Annihilation finally gave Marvel’s cosmic universe a sense of space and plausible science. Marvel’s cosmic used to be an almost magical realm, where things just seemed to happen and pop everywhere….sometimes even a world where things seemed hopelessly separate as well. It was a world of shifting Kirby-esque ringed planets where other galaxies were only a finger snap or teleport spell away.
The Skrulls, Shi’ar and Kree all seemed to be waiting just beyond the limits of the planet Earth, and as long as someone hopped in any old shuttle a wonky and wonderful space adventure and strange worlds were just a few panels down the road. Light years were nothing, and science was something for school, not comics. (Priest’s Deadpool “Bad Wolf” arc back in the late 90’s actually gloriously made fun of this notion as well)
There was something fun about that, but there was also something naive and unrealistic at the same time.
That all took a different turn with 2006 Marvel’s classic event Annihilation with Keith Giffen, Andy Schmidt, Dan Abnett, Andy Lanning and a bevy of talented artists.
The work built off Giffen’s earlier Marvel works in Thanos and Drax, but also harkened back to some of the elements he used a decade earlier in DC’s classic event Invasion!
The concept was also heavily influenced by 2000 AD concepts like Rogue Trooper and other sci fi books that appeared in that publication
Space fleets felt like real moving parts, shifting in a real sense of space with quasi-physics and pseudo-science involved to give everything a sense of plausibility. This evolved everything from comic book fun to a harder form of graphic novel science fiction. Superheroes and space battles seemed almost more tangible and possible this way.
Annihilation introduced another pseudo-sense of spatial orientation within the framework of the Marvel Universe cosmic landscape. (meaning the actual universe) Thus, apart from fleets of destroyers and hive ships, actual space felt “real” and graspable, and not just some huge realm you entered when you jumped on a rocket into the sky, closed your eyes and said “Jack Kirby” three times fast.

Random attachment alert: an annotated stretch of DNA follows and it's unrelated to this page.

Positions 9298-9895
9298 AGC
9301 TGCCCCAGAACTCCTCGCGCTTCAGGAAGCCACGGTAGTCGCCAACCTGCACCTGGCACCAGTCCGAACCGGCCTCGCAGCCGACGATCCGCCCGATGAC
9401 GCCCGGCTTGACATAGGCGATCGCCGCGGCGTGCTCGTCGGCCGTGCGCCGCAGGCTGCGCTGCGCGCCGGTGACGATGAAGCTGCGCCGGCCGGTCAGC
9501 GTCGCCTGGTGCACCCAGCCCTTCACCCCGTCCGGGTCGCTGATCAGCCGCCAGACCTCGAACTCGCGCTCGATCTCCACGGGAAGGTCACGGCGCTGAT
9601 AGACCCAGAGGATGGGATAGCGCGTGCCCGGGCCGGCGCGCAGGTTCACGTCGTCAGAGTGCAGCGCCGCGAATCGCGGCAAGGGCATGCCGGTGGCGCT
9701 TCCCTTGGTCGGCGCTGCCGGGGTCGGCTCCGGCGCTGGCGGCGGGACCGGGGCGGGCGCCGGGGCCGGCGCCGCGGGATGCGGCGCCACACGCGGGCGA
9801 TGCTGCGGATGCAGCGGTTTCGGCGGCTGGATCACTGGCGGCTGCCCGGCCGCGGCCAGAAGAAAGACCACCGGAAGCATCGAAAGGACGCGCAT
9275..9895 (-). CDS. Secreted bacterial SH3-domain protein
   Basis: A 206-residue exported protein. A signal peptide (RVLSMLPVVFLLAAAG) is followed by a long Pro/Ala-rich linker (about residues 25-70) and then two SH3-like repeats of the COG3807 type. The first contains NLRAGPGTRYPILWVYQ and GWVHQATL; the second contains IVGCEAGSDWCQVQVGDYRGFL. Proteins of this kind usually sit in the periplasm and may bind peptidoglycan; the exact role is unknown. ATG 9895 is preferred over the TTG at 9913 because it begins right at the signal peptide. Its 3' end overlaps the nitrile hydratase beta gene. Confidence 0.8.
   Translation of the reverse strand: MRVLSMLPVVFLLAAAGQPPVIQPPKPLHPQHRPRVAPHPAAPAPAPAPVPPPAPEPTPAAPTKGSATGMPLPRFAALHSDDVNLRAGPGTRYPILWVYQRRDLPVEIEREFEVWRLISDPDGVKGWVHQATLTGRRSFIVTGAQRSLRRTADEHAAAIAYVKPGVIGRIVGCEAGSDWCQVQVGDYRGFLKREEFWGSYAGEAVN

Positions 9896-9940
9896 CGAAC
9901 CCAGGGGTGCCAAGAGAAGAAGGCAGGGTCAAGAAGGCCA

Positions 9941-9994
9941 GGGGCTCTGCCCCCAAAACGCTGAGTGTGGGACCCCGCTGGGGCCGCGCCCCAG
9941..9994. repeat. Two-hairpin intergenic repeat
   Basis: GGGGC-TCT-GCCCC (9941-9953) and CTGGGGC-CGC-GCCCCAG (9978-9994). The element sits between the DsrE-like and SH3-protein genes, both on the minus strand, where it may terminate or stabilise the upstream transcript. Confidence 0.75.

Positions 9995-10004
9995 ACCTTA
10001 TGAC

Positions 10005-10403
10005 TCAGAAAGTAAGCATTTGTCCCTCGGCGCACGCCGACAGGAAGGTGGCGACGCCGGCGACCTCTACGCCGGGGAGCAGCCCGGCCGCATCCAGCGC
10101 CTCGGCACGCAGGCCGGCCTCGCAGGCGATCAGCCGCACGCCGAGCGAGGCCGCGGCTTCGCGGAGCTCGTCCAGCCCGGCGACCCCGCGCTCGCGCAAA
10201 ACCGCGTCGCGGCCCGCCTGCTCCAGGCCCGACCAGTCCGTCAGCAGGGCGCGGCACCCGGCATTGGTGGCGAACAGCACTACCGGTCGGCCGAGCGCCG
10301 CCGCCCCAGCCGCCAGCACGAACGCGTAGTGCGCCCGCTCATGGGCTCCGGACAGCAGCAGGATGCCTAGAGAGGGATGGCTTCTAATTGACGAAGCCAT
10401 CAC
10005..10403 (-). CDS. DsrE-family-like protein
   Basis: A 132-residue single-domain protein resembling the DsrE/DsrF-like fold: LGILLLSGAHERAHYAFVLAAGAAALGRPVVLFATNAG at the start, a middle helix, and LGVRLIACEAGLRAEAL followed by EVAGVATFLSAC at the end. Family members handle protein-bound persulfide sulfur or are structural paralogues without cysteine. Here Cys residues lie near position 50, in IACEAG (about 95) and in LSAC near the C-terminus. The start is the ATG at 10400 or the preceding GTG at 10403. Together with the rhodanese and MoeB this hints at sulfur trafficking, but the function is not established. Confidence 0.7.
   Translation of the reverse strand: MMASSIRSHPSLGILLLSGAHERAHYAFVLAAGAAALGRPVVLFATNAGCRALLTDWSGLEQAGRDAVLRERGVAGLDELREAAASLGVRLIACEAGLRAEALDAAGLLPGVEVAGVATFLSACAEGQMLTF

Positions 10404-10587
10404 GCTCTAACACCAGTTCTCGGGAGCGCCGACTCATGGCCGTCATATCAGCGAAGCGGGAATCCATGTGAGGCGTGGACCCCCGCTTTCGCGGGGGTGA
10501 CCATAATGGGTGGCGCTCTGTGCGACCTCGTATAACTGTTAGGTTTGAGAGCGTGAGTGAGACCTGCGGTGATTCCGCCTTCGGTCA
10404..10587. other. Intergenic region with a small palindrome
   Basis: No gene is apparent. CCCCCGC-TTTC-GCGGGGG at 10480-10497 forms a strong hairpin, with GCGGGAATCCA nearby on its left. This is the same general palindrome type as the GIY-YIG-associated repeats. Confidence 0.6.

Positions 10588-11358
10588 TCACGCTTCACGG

Annihilation visualized the impossible. Thus, reading the comic was like watching a solid sci fi film come to comics. You could almost smell the popcorn.
I think it was the first time anyone used maps in the Marvel Cosmic Universe….but the sense of space also bled into the stories. The Nova Files companion and footnotes were a great explanation and dipped into the continuity and depth of Marvel cosmic. This was research and well thought out event crafting …this was Marvel comics at their best. Within the pages of each issue was a love letter to Marvel lore, not just something bold and new or a square peg shoved down a round hole.
Suddenly, the reader began to realize the placement of things like the Crunch and Xandar, Andromeda and the Large Magellanic Cloud. This made Earth seem small and frankly, it made the whole cosmic realm equally vast, full of potential and exciting.
It was all brilliant, new and fresh.
The effect on the event was the same as much of the art and plot; cosmic gained a gritty realistic, and cinematic quality that transcended and built upon the old Kirby/ Starlin directions and felt new and wonderful, while still retaining a sense of respect and influence of many of those older creators.
Respectful and fresh all at the same time, imagine that. Within the book, Kirby and Starlin never felt sloughed off or improperly researched…they were always warm and inextractibly set within this new vision.
It’s painfully too bad folks like Bendis never read this stuff or wrote anything nearing this level of quality. Sadly, it’s even more criminal none of the guys involved were signed to Marvel exclusives and had much of an impact on Marvel today. Most of them were let go or brushed off almost immediately after. DnA and a few of the artists stuck around longer, only to be demoted to lesser spin offs.
I also have to mention the science of Nova Prime and Richard Rider.
Rider’s interaction with the Worldmind gestalt gave his powers a sense of logic and limit, despite having near limitless power.
Nigh-Omnipotent characters are always a problem to pass off on readers and hold drama within the framework of pseudo-logic….but Giffen and DnA nailed it.
Rider was thus more like a human starship, and his interactions with his own powerset and Worldmind were reminiscent of the playful bickering between Han Solo and Chewy at the controls of the Millennium Falcon , the bridge interaction of Star Trek’s crew, or HAL in 2001: A Space Odyssey, all the while building something original and unique. To top it off, the whole back and forth between Worldmind and Rich spoke of that same ode to Marvel’s past….of Rick Jones in a Starlin-esque version of Mar-vell’s head or in Peter David’s Genis-vell.
Counter this with Jeph Loeb’s and Gerry Duggan’s portrayal of Sam Alexander, who possess undefined and seemingly limitless powers which are hardly ever explained, described or articulated with that critical sense of “quasi-logic”, save for blue strokes across the page and streaking speed fit for any situation to be fast enough to resolve whatever the issue demands.
The whole powerset seems muddled and herky jerky…which, as a result, devolves the character. It is much the same issue as characters like Dr. Strange have suffered from in years past, the lack of definition of his powerset and/or abilities builds up a potential dues ex machina to escape and demean the tension of threats. This hurts the story.
Going forward Marvel needs to fix this problem among the many others Sam’s character faces…or Marvel can just write him off and give us more Richard Rider…which many of us wouldn’t mind either.